To explain where all these new works came from, Beltracchi and his wife took the deceased grandfather of his wife, Werner Jager, and said he was an art collector and the works came from his legacy. They then created old photos of the works as if they had been hanging on a wall for years.
Beltracchi forged works by Max Ernst, Kees van Dongen, Auguste Herbin, Fernand Léger, Heinrich Campendonk, André Derain, Louis Marcoussis, and Max Pechstein, among others. There are a total of 58 works that the police and experts think may have been forged. Beltracchi itself claims that there are many more in circulation, but does not say which works they are.

How he was unmasked

He finally ran into the lamp due to a minor and stupid mistake. His counterfeit of Heinrich Campendonk, called 'Red List of Horses', was auctioned in 2006 for three million euros. The final buyer wanted it checked for authenticity. Beltracchi's works had previously passed authenticity checks, and his wife was closely involved in this. However, the 2008 audit found that the white paint contained titanium, and this type of paint did not yet exist at the time of Heinrich Campendonk. Another pigment also gave doubts. This made the ball roll and it slowly became clear that Beltracchi was behind the counterfeit. Beltracchi and his wife were arrested in 2010 and his studios were searched. There the police found the paint tube in question with the white titanium paint.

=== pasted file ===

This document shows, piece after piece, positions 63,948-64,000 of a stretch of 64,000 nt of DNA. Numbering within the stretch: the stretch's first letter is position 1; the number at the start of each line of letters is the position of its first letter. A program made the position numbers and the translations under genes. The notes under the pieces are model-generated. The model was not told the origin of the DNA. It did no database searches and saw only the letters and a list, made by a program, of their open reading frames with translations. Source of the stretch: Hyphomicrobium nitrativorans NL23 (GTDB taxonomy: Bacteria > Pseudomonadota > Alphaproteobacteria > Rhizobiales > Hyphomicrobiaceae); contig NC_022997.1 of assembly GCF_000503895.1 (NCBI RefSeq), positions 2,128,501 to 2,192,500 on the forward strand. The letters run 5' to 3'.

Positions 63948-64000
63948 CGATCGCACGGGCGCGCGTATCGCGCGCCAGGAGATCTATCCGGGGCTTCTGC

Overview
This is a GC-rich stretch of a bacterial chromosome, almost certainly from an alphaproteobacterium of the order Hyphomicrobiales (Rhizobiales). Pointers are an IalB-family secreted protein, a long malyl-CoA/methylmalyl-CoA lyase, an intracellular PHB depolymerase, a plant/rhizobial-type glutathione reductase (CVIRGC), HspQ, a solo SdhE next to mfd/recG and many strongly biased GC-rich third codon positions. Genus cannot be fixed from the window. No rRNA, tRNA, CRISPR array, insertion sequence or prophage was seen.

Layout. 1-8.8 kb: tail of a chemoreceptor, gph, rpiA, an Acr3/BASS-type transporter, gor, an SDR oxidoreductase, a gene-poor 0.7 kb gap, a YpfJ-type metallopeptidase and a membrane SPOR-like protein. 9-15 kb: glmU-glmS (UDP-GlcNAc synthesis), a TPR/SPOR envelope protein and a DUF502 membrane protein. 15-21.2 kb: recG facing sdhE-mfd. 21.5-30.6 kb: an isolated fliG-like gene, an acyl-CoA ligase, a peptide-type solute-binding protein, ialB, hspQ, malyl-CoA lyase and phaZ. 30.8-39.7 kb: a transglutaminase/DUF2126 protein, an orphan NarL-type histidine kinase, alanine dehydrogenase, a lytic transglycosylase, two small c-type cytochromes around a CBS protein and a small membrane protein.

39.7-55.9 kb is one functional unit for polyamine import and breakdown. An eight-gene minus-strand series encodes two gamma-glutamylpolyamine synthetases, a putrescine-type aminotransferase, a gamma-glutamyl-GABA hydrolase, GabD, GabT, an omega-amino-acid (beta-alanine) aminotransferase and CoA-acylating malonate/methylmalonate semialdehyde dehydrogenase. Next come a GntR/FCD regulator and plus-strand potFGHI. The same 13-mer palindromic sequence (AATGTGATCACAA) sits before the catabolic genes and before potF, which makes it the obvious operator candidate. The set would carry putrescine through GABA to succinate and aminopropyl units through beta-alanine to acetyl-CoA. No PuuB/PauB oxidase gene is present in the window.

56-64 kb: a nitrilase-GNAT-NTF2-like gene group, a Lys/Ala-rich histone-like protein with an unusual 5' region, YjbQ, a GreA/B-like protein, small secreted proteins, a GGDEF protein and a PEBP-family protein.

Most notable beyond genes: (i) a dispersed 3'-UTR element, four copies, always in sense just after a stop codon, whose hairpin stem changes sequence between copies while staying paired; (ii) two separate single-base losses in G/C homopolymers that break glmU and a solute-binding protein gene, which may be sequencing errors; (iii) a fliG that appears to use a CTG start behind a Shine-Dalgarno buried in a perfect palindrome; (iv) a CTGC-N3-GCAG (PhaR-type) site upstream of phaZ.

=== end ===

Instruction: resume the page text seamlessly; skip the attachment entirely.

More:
His punishment

A forty-day lawsuit followed. He was eventually sentenced in 2011 to six years in prison for fourteen fakes that were sold together for sixteen million euros. His wife Helene did not stay unharmed either. For her role in selling the counterfeits, she was sentenced to four years in prison. The couple also had to pay millions in damages. Hand-mate Otto S. K. also got five years.
Beltracchi and his wife were allowed to serve their sentences in an open prison. That meant that during the day they were allowed to go to a photo studio of one of their friends to work together. Beltracchi created a number of mixed media works during this period. Helene was released in February 2013 and finally Beltracchi was released in January 2015 after being detained for three years. He had to promise to make his own work.

What are they doing now

The Beltracchi couple wrote two books together. An autobiography and a collection of the letters they write to each other when they were in prison. Both were published in 2014. Beltracchi still paints, but now he signs everything with his own name. The paintings are often based on the styles of various old grand masters. With this he also exhibits regularly, and he still sells well, but then under his own name, and no longer for the millions he earned with the counterfeits.

Documentary

If you would like to know more or see Beltracchi in action, a documentary about the master forger was made in 2014. The documentary is called 'Beltracchi: The Art of Forgery. The documentary contains interviews with Beltracchi, his wife, his children and some victims and art connoisseurs. In the documentary you can see Beltracchi painting and working in his studio, and that gives a nice picture of him. Because Belltracchi and his family are German, the documentary is often in German, but there are also some French and English speaking. Fortunately everything is subtitled. Beltracchi: The Art of Forgery is on Netflix.

Video: The Art Forger - SRF (February 2020).